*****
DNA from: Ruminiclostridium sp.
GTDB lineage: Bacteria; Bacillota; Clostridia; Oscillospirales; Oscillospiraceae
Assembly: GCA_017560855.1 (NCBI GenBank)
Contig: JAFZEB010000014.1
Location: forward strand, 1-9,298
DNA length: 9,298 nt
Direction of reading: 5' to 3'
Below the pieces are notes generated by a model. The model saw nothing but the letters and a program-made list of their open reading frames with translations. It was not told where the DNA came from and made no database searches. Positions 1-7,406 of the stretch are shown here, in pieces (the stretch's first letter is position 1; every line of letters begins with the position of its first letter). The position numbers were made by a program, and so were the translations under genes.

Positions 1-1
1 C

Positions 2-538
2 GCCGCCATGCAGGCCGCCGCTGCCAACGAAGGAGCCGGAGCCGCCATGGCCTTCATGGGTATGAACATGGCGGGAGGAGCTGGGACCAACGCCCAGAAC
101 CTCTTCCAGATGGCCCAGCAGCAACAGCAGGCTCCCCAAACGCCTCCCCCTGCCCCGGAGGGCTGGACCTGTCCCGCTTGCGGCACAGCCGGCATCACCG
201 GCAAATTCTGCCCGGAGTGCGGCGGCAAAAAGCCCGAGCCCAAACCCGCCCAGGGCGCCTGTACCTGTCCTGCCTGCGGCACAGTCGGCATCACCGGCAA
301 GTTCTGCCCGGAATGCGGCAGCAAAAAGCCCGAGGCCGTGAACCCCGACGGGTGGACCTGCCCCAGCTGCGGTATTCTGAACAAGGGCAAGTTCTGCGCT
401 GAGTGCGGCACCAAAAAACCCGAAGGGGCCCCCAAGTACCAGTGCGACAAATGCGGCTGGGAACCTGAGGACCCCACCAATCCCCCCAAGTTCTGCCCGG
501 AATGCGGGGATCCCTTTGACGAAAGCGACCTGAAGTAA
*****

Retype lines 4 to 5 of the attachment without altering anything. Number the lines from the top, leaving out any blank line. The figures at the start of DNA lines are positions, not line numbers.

Contig: JAFZEB010000014.1
Location: forward strand, 1-9,298